Thursday, 15 November 2012

AC cars

Almost as though nothing much had happened since 1939, in 1945 AC Cars at Thames Ditton restarted manufacturing the same sort of car as it had before the war. It used the aluminium single overhead camshaft 1991cc wet liner 6-cylinder, designed in 1919 by John Weller. The engine had been shown at the first London Motor Show following what used to be called the Great War. The post-Second World War AC 2 Litre had half-elliptic leaf springs, a stout chassis and it was largely hand-made on old machine tools. It was just as well the car-starved market of the time was not choosy.

It said a great deal for AC that the old design had lasted so long. The rather lugubrious saloon, in which Weller’s engine was installed, was obviously not long for the automotive mainstream. The headlamps were sunk into the wings and the radiator grille curled, otherwise there was little to distinguish it from 1930s counterparts. It held its own only so long as cars remained in short supply. Once the market returned to normal it was no longer competitive.
AC had been essentially a sports car manufacturer so, with the 2-seater market once again in view, it responded to an approach from John Tojeiro. His designs for sports-racing cars were working well in British amateur racing. The formula he followed was simple, not to say simplistic, owing something in its conception to the BMW 328 of the 1930s. Tojeiro’s ladder-type frame was in the shape of an H, with two 3in (7.6cm) diameter parallel tubes joined by a cross-tube in the middle, with independent suspension mounted on welded fabrications at both ends. The body style was cribbed, without much alteration and certainly no acknowledgement, from a contemporary Ferrari. The result was the AC Ace.
It was an instant success. The frame was stiff, the handling spectacularly good for 1953 - it would still be commendable ten years later - and a coupe version, the Aceca was added in 1955. By a process of steady evolution an excellent, intuitive design improved. When disc brakes became available they were included; this was not a preserved undeveloped design, although a top speed only just over 100mph (160.1kph) did not make the best of the exemplary road holding. As an alternative to the old 102bhp Weller engine, in 1958 AC offered the Bristol (née BMW 328) 2litre with 125bhp, giving both Ace and Aceca well over 115mph (185kph) and taking the Ace into the connoisseur class.
The Ace-Bristol lasted until 1961. Bristol, perhaps unwisely, discontinued the engine and as an alternative AC offered a rather unsatisfactory modified Ford Zephyr pushrod of 170bhp. It had scant refinement, great weight and was unworthy of a hand-made premium priced, well proportioned 2-seater. Its only virtue was to keep things going until something better turned up.
Help was at hand. Led by the colourful Texan Carroll Hall Shelby (1923-2012), the prototype AC Cobra of 1962 was basically an Ace chassis altered to accommodate a Ford V8 engine. It had stout wheel arches to cope with wider tyres and more than twice the horse power of the Ace Zephyr.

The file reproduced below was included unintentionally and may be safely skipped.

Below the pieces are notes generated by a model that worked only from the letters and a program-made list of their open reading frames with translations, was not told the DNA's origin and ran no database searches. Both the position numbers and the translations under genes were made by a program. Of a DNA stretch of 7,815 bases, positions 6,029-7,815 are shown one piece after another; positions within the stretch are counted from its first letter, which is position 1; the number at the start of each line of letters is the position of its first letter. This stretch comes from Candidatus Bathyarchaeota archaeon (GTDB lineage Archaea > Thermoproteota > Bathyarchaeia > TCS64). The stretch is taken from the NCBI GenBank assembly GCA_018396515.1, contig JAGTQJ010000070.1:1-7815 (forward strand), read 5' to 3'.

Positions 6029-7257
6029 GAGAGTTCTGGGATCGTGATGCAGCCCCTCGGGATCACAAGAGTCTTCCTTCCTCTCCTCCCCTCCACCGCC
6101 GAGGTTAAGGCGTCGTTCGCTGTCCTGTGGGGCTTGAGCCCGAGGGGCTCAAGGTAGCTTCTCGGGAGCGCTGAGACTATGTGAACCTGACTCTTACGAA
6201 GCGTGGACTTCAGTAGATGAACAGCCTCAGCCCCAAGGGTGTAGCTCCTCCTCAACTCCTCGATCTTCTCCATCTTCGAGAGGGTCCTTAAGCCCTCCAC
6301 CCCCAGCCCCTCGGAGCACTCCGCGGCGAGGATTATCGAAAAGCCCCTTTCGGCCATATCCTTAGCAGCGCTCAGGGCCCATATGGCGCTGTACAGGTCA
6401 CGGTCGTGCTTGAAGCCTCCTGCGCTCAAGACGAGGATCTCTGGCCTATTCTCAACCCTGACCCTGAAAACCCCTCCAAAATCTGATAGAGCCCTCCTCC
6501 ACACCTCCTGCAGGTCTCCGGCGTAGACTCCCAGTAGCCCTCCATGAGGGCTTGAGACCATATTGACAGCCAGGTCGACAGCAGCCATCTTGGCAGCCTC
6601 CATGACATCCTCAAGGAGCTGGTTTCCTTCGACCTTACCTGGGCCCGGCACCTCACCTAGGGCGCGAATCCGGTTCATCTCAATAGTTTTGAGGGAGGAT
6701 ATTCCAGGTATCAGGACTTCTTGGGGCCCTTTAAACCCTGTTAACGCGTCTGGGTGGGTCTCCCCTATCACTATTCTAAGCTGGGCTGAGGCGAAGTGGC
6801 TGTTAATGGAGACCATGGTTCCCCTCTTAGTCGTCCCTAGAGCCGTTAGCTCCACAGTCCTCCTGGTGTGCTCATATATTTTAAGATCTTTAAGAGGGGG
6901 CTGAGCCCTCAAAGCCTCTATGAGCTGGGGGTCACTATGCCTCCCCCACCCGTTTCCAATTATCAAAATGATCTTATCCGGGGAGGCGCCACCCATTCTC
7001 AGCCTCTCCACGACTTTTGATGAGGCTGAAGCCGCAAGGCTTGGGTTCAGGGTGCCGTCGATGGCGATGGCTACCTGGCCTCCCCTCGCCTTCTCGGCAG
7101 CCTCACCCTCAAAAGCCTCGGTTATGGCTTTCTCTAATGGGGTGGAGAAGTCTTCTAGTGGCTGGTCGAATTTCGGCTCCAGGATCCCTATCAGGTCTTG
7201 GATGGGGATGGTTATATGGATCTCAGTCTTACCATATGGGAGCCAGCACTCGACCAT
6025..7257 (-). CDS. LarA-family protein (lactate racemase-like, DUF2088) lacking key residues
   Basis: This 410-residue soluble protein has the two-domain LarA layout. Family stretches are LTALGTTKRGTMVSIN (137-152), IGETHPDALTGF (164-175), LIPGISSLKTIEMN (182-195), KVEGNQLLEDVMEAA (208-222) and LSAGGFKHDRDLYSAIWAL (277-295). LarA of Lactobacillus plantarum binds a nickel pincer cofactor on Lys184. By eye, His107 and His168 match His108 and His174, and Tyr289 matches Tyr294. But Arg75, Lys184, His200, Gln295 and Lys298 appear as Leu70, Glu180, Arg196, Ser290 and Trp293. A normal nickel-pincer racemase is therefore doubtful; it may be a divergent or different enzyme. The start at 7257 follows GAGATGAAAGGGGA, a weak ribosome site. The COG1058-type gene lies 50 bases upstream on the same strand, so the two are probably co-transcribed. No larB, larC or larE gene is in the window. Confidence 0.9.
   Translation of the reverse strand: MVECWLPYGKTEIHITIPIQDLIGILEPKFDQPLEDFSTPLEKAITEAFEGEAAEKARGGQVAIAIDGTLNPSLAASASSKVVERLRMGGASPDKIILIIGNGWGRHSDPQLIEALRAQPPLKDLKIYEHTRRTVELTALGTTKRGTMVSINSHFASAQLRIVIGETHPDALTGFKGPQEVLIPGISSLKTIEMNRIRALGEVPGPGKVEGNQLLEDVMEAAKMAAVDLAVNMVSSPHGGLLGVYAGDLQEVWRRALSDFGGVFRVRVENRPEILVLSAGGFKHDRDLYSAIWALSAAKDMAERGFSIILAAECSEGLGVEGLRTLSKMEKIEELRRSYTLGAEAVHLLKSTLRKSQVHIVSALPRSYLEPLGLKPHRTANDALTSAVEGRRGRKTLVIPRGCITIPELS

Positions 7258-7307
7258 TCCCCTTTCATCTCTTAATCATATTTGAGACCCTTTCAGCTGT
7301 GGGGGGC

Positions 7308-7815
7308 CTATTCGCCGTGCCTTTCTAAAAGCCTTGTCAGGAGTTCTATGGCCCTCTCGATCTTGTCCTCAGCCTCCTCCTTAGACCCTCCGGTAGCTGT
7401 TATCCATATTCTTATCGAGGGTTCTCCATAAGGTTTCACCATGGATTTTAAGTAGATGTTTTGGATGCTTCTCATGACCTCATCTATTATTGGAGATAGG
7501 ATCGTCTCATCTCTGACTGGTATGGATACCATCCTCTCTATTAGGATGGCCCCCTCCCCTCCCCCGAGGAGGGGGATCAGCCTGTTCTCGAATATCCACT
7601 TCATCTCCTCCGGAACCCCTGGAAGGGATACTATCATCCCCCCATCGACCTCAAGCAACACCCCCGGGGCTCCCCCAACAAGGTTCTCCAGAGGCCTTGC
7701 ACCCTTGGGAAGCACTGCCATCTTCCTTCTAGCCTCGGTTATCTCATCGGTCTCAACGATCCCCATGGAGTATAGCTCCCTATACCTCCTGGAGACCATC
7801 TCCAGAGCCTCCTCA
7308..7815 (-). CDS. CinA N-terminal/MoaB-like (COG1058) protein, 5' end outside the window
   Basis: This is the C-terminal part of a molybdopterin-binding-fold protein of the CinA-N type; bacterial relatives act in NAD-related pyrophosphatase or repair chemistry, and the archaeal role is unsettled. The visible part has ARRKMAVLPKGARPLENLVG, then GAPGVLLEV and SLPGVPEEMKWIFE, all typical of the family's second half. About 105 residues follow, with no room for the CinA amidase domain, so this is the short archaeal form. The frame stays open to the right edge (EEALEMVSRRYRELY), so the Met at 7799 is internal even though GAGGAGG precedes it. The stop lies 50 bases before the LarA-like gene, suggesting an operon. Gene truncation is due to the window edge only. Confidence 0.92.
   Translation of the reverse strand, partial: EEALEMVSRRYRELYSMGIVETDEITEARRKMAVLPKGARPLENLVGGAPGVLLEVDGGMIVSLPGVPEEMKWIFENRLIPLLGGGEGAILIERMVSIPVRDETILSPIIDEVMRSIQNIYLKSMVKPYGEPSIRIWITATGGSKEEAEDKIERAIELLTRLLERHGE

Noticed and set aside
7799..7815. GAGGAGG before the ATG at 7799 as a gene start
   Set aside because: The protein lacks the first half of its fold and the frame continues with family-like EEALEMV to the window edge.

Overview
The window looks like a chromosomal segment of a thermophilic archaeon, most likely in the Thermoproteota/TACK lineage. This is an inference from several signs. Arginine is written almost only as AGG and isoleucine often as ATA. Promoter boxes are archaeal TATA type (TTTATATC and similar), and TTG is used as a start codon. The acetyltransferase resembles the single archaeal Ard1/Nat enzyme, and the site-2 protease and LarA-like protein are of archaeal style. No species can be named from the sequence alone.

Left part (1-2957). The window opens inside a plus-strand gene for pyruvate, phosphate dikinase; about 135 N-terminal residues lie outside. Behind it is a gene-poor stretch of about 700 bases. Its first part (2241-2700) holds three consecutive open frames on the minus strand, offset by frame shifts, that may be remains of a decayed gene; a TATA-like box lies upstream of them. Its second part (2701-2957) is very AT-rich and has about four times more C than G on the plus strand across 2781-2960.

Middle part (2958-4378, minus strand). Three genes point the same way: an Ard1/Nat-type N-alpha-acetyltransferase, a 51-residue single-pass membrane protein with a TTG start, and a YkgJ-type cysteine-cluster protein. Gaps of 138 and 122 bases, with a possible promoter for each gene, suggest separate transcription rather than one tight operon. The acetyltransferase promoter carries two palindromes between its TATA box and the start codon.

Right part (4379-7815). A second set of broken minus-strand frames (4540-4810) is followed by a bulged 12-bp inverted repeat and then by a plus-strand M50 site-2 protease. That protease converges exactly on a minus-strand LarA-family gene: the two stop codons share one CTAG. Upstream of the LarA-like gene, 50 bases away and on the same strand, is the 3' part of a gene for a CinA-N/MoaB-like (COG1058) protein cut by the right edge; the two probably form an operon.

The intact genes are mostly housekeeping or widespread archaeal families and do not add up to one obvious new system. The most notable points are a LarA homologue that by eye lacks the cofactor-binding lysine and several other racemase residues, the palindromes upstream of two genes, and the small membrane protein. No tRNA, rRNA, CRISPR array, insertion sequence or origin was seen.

For bravura, few cars could match a well-tuned Cobra. There were two models, one with a 4.2 or 4.7litre V8; then from the middle of 1965 a 7litre giving up to 345bhp in road trim and a top speed around 145mph 233.3kph). It could manage a standing quarter-mile in under 13sec.
Such performance made demands on a chassis so more changes were wrought. One of the first was rack and pinion steering. There had been a tendency of racks and pinions to lock-up at inconvenient moments, so until that was curbed many designs carried over from the 1930s continued with drop-arms and drag links. The Cobra's suspension had to be brought up to date as well, combined coil spring and dampers with wishbones, replacing the transverse leaf springs.
The Cobra went under a lot of names. Sometimes the AC part was dropped altogether and it was known as a Shelby Cobra, a Shelby American or sometimes a Ford Cobra. AC engaged Tojeiro again 1958 to design a space-framed, de Dion axled car for racing. There was another stretched Cobra, for which Frua produced a lookalike body to its Maserati Mistrale, calling it simply the 428. It was fast, around 140mph (225.3kph) stylish but not very successful. Only 86 were made, a survivor the firm's sole exhibit for years at the London Motor Show long after production ceased. The design had really outgrown the proprietors, the staid deeply conservative rather dour Hurlocks, who had bought the company in 1930. You felt they neither understood nor really quite approved of the cult status the Cobra had achieved. It had not been what they had in mind at all. All that noise and speed was scarcely gentlemanly.

From: Sports Car Classics: Original road tests, feature articles and motoring columns by Eric Dymock. Amazon £3.08 or $4.99. Pictured 1) AC Ace 2) AC Ace-Bristol 3) AC Aceca and 4) 39PH the Le Mans Ac Cobra track tested by Eric Dymock and featured in Sports Car Classics.


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